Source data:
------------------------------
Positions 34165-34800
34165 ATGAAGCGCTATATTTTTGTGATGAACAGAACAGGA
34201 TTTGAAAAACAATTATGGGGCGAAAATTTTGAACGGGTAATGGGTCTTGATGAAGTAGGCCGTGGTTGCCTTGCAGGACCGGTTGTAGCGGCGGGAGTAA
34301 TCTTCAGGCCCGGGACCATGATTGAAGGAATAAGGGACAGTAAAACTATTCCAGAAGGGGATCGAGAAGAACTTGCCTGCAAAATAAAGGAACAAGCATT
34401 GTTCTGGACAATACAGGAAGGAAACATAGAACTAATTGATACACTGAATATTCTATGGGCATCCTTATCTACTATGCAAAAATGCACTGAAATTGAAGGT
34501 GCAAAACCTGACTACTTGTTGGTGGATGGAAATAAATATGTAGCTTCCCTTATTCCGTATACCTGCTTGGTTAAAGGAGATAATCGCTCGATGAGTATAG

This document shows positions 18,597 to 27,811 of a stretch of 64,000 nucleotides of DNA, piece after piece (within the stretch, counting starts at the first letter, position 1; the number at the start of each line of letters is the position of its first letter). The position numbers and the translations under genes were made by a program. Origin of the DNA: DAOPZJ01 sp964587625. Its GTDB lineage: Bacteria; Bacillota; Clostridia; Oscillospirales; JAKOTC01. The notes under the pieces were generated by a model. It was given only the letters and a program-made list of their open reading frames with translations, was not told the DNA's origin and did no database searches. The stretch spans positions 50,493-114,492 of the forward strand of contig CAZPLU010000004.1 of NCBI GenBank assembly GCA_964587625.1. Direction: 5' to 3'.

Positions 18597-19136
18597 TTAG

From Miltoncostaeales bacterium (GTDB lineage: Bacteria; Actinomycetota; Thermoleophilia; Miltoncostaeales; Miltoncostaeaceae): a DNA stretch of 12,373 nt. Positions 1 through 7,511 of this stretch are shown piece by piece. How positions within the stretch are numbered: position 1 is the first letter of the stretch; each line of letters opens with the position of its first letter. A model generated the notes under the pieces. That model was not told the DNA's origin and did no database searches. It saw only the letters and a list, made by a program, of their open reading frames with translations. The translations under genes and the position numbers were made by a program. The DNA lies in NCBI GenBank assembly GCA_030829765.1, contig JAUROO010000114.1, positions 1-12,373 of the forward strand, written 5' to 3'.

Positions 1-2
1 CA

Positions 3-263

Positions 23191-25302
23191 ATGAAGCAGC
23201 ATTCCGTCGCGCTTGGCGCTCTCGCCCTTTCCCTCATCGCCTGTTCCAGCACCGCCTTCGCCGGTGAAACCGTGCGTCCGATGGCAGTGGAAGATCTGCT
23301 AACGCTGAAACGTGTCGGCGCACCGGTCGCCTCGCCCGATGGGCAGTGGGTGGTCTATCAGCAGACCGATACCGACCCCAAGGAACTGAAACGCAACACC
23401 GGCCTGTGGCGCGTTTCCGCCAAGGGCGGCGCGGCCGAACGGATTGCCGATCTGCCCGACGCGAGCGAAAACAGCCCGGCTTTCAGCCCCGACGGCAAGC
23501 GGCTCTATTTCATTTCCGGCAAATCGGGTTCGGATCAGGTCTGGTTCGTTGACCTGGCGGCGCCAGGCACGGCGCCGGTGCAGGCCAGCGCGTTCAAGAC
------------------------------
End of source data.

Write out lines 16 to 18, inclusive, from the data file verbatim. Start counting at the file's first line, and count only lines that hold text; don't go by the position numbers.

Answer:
23201 ATTCCGTCGCGCTTGGCGCTCTCGCCCTTTCCCTCATCGCCTGTTCCAGCACCGCCTTCGCCGGTGAAACCGTGCGTCCGATGGCAGTGGAAGATCTGCT
23301 AACGCTGAAACGTGTCGGCGCACCGGTCGCCTCGCCCGATGGGCAGTGGGTGGTCTATCAGCAGACCGATACCGACCCCAAGGAACTGAAACGCAACACC
23401 GGCCTGTGGCGCGTTTCCGCCAAGGGCGGCGCGGCCGAACGGATTGCCGATCTGCCCGACGCGAGCGAAAACAGCCCGGCTTTCAGCCCCGACGGCAAGC